When President Obama visits Saudi Arabia this week, he should dwell on the contradictions which have plagued his relationship with the Middle East throughout his presidency. His private disdain for Saudi Arabia, tribalism and sectarianism are well known, but these are at odds with his administration's continued, substantial support for these same states.
The contradiction begin with civil rights. When Rosa Parks refused to give up her seat on a Montgomery bus in 1955, few could have predicted that an African American would be president just fifty-three years in the future. President Obama was born in 1961, into an America in the spasms of the civil rights movement. The ultimate success of American equal rights was in a future barely imaginable in a time of nuclear threat and Jim Crow laws.
Little Abdulhadi was born in 2014, into the middle of the same climactic struggle which since 2011 has swept the Arab World. Today he is in prison with his mother. The Arab Spring has led to terror - literal, evil and unimagined - but it has also sparked a flowering movement for civil rights.
His mother, Zainab Al Khawaja, is currently serving a three years prison sentence in Bahrain for daring to express herself. She tore to shreds a portrait of the King of Bahrain, in a moment as resistant to oppression as Rosa Parks' refusal to stand up. The two acts have a single commonality: they fought repression with the extraordinarily ordinary. And that is because it remains a mark of a repressive regime that ordinary actions are made illegal. What could justify segregation sixty years ago? What can justify the repression of political opinion today?
These questions go to the heart of American identity and foreign policy. Identity, because America must forever be proud in the success of the civil rights movement in the face of institutionalised racism. Foreign policy, because the United States has so frequently put itself at silent odds with the same movements abroad, when civil rights have not immediately suited its national self-interest.
It could have been different. In 2011, then-Secretary of State Hillary Clinton pushed for US bombs over Libya. In return for the Arab League's support, she conceded US support for the democratic movement in Bahrain. The expanding crack in the Gulf's façade of authoritarian stability was quickly concealed, and what could have been the first successful civil rights movement in the Gulf was traded for bombs over Libya which, while they no doubt helped shorten the burgeoning civil war, served in the long run only to quicken the North African country's collapse.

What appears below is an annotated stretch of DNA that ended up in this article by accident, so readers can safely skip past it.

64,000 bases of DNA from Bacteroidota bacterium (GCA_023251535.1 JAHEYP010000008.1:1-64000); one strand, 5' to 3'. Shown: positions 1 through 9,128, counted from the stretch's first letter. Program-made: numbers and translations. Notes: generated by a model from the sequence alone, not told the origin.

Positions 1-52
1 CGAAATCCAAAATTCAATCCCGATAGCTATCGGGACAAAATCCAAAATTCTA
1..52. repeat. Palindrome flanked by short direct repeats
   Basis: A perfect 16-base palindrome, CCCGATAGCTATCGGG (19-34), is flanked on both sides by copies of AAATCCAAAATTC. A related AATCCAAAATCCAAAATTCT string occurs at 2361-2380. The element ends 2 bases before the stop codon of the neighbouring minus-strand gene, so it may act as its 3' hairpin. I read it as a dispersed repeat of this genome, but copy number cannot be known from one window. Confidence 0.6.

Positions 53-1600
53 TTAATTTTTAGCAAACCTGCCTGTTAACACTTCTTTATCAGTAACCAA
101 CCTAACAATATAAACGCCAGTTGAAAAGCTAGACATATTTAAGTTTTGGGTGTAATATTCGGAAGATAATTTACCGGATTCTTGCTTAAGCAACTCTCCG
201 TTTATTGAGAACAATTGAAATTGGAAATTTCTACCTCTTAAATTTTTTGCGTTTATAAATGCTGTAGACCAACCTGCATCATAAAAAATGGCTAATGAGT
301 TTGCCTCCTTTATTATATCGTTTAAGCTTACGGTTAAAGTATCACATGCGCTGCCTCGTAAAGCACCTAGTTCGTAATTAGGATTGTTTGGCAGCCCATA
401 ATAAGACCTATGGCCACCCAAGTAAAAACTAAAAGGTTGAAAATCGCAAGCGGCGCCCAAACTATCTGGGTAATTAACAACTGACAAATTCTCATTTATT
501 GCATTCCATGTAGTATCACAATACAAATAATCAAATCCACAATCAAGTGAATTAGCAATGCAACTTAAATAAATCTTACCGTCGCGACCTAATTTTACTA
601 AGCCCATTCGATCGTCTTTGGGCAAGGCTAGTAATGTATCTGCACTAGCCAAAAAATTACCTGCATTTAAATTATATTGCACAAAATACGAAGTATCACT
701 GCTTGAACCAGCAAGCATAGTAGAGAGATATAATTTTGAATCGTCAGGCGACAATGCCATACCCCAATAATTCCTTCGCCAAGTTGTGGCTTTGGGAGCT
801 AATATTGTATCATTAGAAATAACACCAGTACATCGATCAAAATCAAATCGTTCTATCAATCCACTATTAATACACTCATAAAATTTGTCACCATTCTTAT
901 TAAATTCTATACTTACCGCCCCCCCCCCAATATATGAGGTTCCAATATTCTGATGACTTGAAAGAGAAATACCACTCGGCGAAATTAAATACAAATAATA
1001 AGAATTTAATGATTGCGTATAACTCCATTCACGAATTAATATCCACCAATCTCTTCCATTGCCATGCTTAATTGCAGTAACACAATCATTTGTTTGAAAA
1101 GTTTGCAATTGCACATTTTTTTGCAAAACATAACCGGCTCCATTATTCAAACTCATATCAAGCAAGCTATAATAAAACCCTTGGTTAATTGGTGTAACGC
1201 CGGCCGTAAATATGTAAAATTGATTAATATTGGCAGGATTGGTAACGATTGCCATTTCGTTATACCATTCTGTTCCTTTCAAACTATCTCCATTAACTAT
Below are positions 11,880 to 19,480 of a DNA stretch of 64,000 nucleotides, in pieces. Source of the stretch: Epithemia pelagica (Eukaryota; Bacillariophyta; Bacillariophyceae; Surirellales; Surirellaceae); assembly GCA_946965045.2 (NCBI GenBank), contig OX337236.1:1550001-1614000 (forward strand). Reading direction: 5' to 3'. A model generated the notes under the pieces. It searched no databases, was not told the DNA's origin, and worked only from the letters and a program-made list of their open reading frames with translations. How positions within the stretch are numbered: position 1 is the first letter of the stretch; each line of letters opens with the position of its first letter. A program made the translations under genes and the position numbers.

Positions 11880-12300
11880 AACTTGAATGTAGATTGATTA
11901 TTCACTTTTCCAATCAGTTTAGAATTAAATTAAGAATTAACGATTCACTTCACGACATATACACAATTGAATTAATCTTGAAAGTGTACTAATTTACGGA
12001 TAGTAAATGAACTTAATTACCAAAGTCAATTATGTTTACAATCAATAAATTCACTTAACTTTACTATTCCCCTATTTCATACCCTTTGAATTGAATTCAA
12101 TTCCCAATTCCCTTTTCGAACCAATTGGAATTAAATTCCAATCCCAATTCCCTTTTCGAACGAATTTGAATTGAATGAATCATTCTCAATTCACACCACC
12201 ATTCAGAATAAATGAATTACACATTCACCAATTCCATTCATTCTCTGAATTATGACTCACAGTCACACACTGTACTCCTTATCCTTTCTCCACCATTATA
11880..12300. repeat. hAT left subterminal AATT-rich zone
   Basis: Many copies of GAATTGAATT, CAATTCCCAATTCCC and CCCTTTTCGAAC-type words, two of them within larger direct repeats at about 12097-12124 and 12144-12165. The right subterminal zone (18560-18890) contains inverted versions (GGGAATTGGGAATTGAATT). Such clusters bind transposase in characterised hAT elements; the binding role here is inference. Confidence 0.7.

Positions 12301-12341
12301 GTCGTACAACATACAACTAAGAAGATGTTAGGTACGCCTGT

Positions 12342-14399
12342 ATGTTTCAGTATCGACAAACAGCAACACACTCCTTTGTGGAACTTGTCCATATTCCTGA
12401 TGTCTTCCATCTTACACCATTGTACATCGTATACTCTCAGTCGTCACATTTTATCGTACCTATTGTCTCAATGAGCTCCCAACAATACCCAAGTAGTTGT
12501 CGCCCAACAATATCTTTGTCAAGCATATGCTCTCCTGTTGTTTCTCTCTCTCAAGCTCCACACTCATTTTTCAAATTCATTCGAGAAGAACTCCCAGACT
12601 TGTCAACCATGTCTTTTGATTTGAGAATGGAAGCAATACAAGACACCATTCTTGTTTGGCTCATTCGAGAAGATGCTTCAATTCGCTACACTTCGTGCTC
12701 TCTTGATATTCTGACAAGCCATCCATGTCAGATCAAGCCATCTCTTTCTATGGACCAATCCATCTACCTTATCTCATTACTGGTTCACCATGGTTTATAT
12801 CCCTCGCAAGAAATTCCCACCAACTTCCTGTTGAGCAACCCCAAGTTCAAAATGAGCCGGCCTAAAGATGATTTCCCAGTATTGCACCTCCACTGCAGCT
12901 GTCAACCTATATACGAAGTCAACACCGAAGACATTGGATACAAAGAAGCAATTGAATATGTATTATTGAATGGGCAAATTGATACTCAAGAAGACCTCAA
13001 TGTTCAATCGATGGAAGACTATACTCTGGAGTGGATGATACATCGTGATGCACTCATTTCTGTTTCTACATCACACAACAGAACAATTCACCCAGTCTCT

With it, the opportunity for swift and peaceful democratization in Bahrain disappeared. The momentary toe-hold in the Gulf disappeared. Today, Saudi Arabia is on a violent war-path to regional hegemony: its war in Yemen, interventions in Syria, and hypocritical war against terrorism it has helped breed are all towards expanding the reach of one family. All the while, Bahrain sycophantically follows its neighbour into every new, impulsive venture: it was the first to expel Lebanese citizens from its land after Saudi Arabia's row with the Levantine state; the first to cut diplomatic ties with Iran after the execution of Saudi Arabian Shia dissidents in January; the first join Saudi Arabia's war in Yemen.
Last year, President Obama sent a clear message to his Gulf allies: "Strengthen your own societies. Be inclusive. Make sure that your Shia populations don't feel as if they're being left out. Think about the economic growth." It was a positive call, but barely begins to challenge the size of these problems. Take the Shia in Saudi Arabia: it is not simply that they "feel as if they're being left out". Saudi schoolchildren are taught that Shia are blasphemers and should be punished with death. It is no wonder that the Saudi Shia are a regular target for terrorist attacks, with bombings claiming dozens of lives in January this year and May and October last year.
But the continues arms sales - $20 billion to Saudi Arabia since their intervention in Yemen - and silence on many free speech cases - Zainab Al Khawaja's is one of them - belies the rhetoric. Most alarming are the cases coming out of Saudi Arabia: the Shia youth facing crucifixion for his protest, an act of retribution aimed at his family: his uncle is Shia leader Nimr al-Nimr, whom the Saudi authorities silently executed this January past.
This is President Obama's last chance to make a positive difference. His message of hope was infectious seven years ago, when he sent a message to Cairo and the Muslim world: "You must maintain your power through consent, not coercion; you must respect the rights of minorities, and participate with a spirit of tolerance and compromise; you must place the interests of your people and the legitimate workings of the political process above your party."
That call to democracy has been undermined innumerable times since he came to power. Whatever his private misgivings, he has allowed his Saudi Arabian Wahhabi allies to spread their creed and supported their war in Yemen - a war apparently to restore the legitimate ruler, waged by one of the most repressive dictatorships in the world.
President Obama calls Libya a "shit show". Nearly everything happening in the Arab World today could be called that. For eight years, opportunities have been squandered, and that "shit show" has spread from Iraq through Syria, Bahrain and Yemen to Egypt and Libya.
Here comes one last opportunity: don't squander it. Our own civil rights leaders are in prison. If President Obama mentions no one else, let him raise the case of Zainab Al-Khawaja, or the Saudi youth Ali Al-Nimr who faces crucifixion, and hold them up as high as Rosa Parks. Ordinary acts face extraordinary repression in the Gulf, but there remains a chance to change that.
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